From Ahuahu, Paikea moved to Whakatāne, where he took a second wife before travelling further east, following the coast to Waipahu. There he married Huturangi, the daughter of the chief Whironui. He continued his migration southwards along the coast with his wife Huturangi and her people. Paikea built a pa for his father-in-law Whironui and his people near Roto a Tahe. Some of the people stayed there but some followed Paikea further south.

Paikea's party eventually reached Koutū a Moa and Torouka and looked back towards Whangarā, in full Whangarā Mai Tawhiti (Whangarā from afar). Paikea pointed out certain places at which they were looking and said "They remind me of places at home". He pointed to some of the places, saying: "That is like Pākārae, that is like Waingutu, and that like Toka Kuku, and that like Rangitoto, that place is like Te Uhia I Rākau, that place looks like Pukehāpopo, and that like Waipaepae, and that like Whakakino, and that like Ahi Rārāriki, and that like Ahi Rārāihe, that place is like Tū Tapuninihi, and that like Taha Tū O Te Rangi, and that is like Te Waruhanga A Hine, and those are like Pukehore and Te Rerenga.

The names I have given are names of places at my old home. In fact this is exactly like the Whangarā from whence I came. There is only one difference and that is the place I now call Waimoko is at the back of what I now call Pukehāpopo. If Waimoko here had been near the place I now call Ahi Rārāriki, it would have been exactly like my old home in Hawaiki. Therefore I shall name this place Te Whangarā Mai Tawhiti."

Te Ana Ō Paikea is an island which lies at the southern end of the bay of Whangarā. At first glance, it looks like a large stranded whale. It is sacred because of its association with Paikea. He built his first home on its highest peak and called it Whitirēia after his former home in Hawaiki.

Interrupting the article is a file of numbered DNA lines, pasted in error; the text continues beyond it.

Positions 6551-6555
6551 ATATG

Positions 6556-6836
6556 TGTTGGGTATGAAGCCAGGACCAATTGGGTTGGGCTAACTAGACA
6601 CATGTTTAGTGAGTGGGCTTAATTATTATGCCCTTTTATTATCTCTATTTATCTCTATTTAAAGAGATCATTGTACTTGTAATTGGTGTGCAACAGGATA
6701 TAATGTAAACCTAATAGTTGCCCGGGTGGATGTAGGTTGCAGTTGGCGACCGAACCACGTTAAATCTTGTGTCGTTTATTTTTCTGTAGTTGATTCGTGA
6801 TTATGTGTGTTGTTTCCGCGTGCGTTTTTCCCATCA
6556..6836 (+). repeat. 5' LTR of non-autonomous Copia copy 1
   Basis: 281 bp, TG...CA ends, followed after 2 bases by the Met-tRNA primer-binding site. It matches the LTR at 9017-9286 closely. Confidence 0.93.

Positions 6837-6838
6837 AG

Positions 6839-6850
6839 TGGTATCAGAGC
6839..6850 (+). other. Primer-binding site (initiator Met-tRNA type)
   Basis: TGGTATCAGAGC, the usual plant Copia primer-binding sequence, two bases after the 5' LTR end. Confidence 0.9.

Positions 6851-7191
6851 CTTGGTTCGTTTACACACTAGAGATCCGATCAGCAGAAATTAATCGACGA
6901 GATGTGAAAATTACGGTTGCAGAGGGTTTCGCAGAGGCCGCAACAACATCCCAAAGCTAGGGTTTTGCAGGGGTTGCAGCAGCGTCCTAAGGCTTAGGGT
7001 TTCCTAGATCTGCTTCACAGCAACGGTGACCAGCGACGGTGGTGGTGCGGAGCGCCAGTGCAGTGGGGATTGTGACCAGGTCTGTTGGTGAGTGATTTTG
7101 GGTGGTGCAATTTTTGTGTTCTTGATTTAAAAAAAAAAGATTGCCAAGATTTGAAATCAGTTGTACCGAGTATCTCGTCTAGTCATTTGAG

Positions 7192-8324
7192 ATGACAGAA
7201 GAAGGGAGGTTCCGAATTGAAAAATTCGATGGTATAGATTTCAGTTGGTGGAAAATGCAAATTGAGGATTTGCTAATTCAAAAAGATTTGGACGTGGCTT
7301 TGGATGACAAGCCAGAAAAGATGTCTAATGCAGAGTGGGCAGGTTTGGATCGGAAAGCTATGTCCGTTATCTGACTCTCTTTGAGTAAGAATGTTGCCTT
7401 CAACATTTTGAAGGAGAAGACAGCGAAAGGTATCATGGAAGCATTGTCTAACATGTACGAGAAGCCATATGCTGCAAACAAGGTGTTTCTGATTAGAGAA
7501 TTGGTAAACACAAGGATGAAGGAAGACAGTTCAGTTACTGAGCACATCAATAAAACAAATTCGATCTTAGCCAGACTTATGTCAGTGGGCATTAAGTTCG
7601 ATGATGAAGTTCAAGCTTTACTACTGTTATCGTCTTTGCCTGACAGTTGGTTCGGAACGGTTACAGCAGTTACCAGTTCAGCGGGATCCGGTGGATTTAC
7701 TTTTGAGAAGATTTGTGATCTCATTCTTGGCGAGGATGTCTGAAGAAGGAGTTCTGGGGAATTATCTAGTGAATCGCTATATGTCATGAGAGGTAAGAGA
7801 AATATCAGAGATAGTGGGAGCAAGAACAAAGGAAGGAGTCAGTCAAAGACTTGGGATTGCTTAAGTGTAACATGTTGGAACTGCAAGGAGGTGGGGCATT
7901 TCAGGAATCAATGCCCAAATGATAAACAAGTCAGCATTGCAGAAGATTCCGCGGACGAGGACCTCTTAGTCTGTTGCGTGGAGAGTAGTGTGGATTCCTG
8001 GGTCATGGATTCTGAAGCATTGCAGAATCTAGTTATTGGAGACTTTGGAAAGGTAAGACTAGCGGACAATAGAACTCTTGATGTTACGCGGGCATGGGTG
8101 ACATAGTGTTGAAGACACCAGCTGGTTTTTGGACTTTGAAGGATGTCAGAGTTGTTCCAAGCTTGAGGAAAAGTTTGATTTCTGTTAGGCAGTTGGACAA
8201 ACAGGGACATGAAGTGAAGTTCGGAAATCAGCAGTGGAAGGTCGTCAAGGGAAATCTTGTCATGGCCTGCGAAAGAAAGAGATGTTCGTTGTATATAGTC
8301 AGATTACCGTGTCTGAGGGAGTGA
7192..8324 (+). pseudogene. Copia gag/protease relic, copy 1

The present meeting house in Whangarā bears this historic name.

Many ancestors whose names are borne by present-day tribes were descended from this great rangatira, Paikea. Eight generations down from Paikea were born two brothers, Porourangi and Tahupōtiki. Porourangi is the eponymous ancestor of the Ngāti Porou confederation of tribes; Tahupōtiki, who went to Te Waipounamu, is the eponymous ancestor of the Kāi Tahu tribe of the South Island. Kahungunu, descended from Porourangi, founded Ngāti Kahungunu, whose territory is between Wairoa and Wairarapa. Mahinarangi, who descended in turn from Kahungunu, married Tūrongo and is the ancestor of the present Ariki Tapairu Te Ata I Rangikahu of the Tainui confederation of tribes.

When Paikea died, his remains were placed in a cave on the island on which he lived, hence its name Te Ana ō Paikea, the cave of Paikea.

Place Names from Paikea's Journey

Place Names Associated with Paikea's Arrival
Ahuahuheaping up (of sand); also the island of Mauke in the Cook IslandsTe Ana ō PaikeaThe cave of Paikea
Whangarā Mai TawhitiWhangarā from afar  

 

Place Names which Paikea transferred from the original Ahuahu
PākāraePukehāpopoTū TapuninihiWaimoko
WaingutuWaipaepaeTaha Tū o Te RangiWhitirēia
Toka KukuWhakakinoTe Waruhanga a Hine 
RangitotoAhi RārārikiPukehore 
Te Uhia i RākauAhi RārāiheTe Rerenga 

 

Please note that the place names in this story were correct at the time of publication but some may have been updated or changed in the time since. All of the current place names can be found in the New Zealand Gazetteer.

Reproduced courtesy of the New Zealand Geographic Board copyright.

Last Updated: 12 September 2018